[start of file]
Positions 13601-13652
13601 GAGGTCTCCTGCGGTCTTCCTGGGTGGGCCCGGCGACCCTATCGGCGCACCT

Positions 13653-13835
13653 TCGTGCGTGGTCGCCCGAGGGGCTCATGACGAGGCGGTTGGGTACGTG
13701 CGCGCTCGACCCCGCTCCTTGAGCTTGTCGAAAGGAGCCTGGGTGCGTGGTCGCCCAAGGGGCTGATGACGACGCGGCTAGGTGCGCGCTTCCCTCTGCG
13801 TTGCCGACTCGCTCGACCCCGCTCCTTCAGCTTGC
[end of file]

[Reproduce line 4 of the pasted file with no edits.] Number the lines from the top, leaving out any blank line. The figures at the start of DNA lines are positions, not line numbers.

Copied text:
13653 TCGTGCGTGGTCGCCCGAGGGGCTCATGACGAGGCGGTTGGGTACGTG